Those of us old enough to have skied many years knew we had six more weeks of winter after Ground Hog Day. But now that Easter is behind us, when the season will end is anybody’s guess.

While I know better than to pick a date, I can safely predict that skiers will unknowingly make the decision.

Dave Irons, Ski Columnist

There will come a time this month or next when skiers will stop showing up to buy lift tickets, and that is when the season will end, at least riding lifts to ski. Once there are not enough lift tickets being sold to pay the bills, ski areas will shut down for the season.

I have skied Sugarloaf in May, and I am sure there will be enough snow left to ski there in May this year, but it’s unlikely any lifts will be running after mid-May.

I am certain there will be some locals who are willing to hike for their skiing who will show up at the ’Loaf and at other areas after they close, but before you hike to ski, check with the area because some have policies forbidding such skiing.

It probably has to do with the area’s insurance, which is why ski areas frown on skiers hiking to ski when the area is open. This is a true safety issue, having hikers going up while other skiers are skiing down. The area faces liability issues, which is why a lift ticket is often required even for those walking up where it is allowed.



For many years, I would finish my ski season on Mount Washington, either hiking up the fire trail into Tuckerman Ravine or, later, when the Auto Road opened, driving up to ski in the Snowfields.

I have skied in the Ravine in June, and later in the snowfields, but those days are behind me. I will leave those adventures to younger legs, but will offer some advice: take the challenge of Mount Washington seriously.

For the hike in, make sure you have a well-fitted, sturdy hiking boot. My Limmers (which were only $50 at that time) were made for my feet at Peter Limmer and Sons in Intervale, New Hampshire, in 1971, and while they could use a resoling, they are still a perfect fit.

Typically, once we pass mid-April, the first part of the fire trail is bare ground. Not far up, it turns wet with slippery rocks and mud.

The second important piece of equipment is a good pack frame, by far the easiest way to carry skis and boots. And don’t overload it. The hike to Hermit Lake in the lower part of the ravine is 3 miles and about 3,000 vertical feet. And it’s another half-mile and 1,000 feet up to the bowl, where you will ski such well-known runs as the Chute, Right and Left gullies and, of course, the Headwall.


And unless you are comfortable and able to control your speed on very steep terrain, don’t ski there.

While it may seem cool to ski in shorts, my recommendation is jeans.

I remember vividly one young lady in shorts who came sliding down at us as we climbed up the Chute. We were climbing single-file and had to step out of the way as she slid by. Most of us tried to grab her to at least slow her down, but she slid to a spot just above the rocks at the foot of the Left Gully.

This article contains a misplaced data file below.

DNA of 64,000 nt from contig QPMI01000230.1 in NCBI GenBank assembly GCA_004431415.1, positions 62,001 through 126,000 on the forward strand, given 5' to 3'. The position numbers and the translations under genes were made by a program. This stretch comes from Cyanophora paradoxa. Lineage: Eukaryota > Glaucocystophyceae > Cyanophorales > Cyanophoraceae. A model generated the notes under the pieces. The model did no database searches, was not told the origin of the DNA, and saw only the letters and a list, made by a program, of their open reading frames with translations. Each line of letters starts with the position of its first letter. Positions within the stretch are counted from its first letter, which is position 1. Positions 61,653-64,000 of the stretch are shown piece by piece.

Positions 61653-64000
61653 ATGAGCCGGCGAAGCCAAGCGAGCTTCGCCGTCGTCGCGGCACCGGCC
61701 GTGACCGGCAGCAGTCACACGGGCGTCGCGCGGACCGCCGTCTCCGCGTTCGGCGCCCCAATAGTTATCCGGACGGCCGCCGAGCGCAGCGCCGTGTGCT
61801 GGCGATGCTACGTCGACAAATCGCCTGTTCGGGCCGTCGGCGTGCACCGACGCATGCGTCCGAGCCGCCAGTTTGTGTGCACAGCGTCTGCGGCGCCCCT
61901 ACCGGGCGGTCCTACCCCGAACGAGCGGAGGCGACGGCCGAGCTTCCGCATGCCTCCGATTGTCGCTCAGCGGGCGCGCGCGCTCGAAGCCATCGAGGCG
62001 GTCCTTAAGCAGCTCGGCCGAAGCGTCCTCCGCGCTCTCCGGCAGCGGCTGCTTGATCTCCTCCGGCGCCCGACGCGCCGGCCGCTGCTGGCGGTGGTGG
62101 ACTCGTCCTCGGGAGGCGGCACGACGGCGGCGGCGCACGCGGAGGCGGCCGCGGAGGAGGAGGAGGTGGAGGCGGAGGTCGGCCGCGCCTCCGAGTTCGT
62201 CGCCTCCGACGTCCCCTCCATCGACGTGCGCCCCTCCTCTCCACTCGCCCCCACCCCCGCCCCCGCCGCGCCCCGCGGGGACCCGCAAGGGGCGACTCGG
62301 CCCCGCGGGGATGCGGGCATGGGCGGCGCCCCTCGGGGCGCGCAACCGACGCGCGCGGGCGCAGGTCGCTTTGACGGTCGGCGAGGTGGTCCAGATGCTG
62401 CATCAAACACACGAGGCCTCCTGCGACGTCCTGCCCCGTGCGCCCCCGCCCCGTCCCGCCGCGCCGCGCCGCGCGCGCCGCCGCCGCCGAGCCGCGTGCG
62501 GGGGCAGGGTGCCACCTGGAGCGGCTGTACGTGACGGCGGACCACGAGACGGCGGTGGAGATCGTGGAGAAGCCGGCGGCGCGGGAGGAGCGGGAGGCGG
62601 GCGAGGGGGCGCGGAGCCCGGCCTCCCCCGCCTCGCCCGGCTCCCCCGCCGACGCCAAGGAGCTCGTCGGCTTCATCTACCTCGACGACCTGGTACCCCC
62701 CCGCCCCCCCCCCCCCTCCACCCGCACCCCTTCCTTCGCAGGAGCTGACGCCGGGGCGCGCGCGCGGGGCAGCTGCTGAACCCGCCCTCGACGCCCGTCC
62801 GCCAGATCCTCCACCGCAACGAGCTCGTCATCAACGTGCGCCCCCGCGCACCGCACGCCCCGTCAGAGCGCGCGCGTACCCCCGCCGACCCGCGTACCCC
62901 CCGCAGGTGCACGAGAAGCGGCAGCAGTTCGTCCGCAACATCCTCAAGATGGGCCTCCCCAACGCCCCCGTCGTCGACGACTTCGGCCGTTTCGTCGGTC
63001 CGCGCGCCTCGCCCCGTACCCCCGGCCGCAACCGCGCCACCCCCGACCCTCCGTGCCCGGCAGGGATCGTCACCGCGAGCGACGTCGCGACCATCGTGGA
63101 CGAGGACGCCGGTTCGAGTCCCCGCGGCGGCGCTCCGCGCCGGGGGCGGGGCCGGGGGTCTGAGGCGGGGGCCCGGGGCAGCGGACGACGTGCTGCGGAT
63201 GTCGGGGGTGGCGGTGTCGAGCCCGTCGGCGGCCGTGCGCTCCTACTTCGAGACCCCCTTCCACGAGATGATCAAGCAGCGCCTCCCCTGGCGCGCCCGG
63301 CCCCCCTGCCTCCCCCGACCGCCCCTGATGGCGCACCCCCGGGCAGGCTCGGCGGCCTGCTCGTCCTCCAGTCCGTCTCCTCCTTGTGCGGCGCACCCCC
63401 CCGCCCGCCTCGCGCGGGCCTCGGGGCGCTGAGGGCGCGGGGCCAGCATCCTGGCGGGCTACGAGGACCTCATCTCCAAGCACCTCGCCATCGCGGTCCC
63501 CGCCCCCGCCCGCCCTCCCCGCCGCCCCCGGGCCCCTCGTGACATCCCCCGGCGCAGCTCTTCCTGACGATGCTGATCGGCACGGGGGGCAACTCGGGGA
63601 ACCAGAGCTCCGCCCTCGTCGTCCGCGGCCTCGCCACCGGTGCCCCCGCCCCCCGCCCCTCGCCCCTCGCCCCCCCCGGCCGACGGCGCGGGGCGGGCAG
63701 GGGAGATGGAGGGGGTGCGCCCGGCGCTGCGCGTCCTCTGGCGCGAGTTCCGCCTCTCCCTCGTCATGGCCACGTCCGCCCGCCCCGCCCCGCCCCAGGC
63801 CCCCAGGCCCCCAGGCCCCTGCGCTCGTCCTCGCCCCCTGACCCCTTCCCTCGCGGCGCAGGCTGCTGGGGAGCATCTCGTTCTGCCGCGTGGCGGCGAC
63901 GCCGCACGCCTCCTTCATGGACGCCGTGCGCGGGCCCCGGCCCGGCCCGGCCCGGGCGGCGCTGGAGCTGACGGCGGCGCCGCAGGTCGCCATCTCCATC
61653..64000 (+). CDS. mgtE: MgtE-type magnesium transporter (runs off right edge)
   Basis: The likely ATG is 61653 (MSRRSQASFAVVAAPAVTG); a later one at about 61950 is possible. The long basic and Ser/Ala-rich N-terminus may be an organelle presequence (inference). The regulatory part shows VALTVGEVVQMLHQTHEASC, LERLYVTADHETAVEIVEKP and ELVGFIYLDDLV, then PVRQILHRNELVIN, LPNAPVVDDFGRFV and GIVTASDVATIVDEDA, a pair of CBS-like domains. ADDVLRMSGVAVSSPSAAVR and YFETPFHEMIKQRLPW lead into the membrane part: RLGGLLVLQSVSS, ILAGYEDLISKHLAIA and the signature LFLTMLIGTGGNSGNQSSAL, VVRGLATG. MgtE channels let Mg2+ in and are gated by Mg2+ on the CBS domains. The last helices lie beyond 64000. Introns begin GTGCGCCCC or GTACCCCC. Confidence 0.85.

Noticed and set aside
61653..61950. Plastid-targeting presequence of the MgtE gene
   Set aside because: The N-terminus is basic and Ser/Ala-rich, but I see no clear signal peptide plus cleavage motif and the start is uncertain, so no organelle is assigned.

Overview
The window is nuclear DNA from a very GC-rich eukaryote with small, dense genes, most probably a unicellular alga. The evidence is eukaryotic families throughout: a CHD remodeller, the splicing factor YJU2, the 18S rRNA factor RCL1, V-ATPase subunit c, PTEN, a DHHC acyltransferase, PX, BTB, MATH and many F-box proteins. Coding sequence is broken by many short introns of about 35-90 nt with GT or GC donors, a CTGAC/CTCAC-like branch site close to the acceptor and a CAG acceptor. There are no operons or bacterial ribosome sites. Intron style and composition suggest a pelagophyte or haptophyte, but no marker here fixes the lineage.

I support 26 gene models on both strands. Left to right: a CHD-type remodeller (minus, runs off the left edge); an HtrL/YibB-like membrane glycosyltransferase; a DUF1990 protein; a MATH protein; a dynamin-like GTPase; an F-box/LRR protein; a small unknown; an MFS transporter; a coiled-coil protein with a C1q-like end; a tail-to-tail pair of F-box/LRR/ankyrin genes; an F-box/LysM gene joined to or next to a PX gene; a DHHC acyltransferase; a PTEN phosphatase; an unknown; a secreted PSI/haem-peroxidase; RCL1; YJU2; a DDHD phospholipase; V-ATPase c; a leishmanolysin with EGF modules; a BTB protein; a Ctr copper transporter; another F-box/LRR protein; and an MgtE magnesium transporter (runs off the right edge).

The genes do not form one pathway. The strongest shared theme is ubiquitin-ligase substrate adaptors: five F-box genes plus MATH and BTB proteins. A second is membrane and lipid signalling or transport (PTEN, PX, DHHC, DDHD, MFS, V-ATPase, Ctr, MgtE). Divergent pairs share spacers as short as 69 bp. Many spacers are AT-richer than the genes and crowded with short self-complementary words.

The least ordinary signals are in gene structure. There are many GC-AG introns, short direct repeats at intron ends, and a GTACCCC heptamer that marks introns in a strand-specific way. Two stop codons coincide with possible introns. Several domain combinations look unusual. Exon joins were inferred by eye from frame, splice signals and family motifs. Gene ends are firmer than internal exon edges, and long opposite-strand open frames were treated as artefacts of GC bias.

She found out how abrasive that spring snow can be, as both her legs were covered with blood. Other than those scrapes, she was OK and able to walk away. I never skied in shorts again after that day, and she probably didn’t either.

You might not need ski pants or warmups in spring, but keep the legs covered. I have a pair of unlined powder pants, which work fine and are better suited than jeans in fitting over ski boots.

One thing I hear that makes me cringe is Rock skis. I see these in spring when skiers don’t want to subject their best skis to a chance encounter with something other than snow.


Often, they are beat-up old skis with ancient bindings. Leave these in the barn or wherever they might be stored. With the changing conditions we experience in spring, you need properly tuned skis, quick enough to maneuver around suddenly appearing bare spots. And you want the best bindings.


The best source of information on Mount Washington is You can link onto the Mount Washington Avalanche Center and get updates on the danger levels. Considering the steepness of the ravine and other parts of the mountain, conditions are often favorable for slides, so it’s best to check before you head for the mountain.

For a year I lived on Paris Hill, high enough so I could see Mount Washington. If the summit was sharp and clear in bright sun, I knew it was a good day to head for the big Mountain. If I couldn’t see it, maybe waiting for another day would be a better idea.

Of course, anyone who has spent much time on the Northeast’s biggest mountain knows how quickly the weather can change there.

I remember one year in early June there was a day that was warm and sunny by the AMC HQ at the base, but in the ravine that day we experienced fog, rain, wind and sleet. Best to check that website. A phone number for Friends of Tuckerman is 603-367-4417.

Enjoy the rest of the season and we’ll see you on the slopes.

Dave Irons is a freelance writer and columnist who hails from Westbrook. He has been contributing to the Sun Journal for many years and is among the most respected ski writers in the Northeast. He also is a member of the Maine Ski Hall of Fame. Write to him at 

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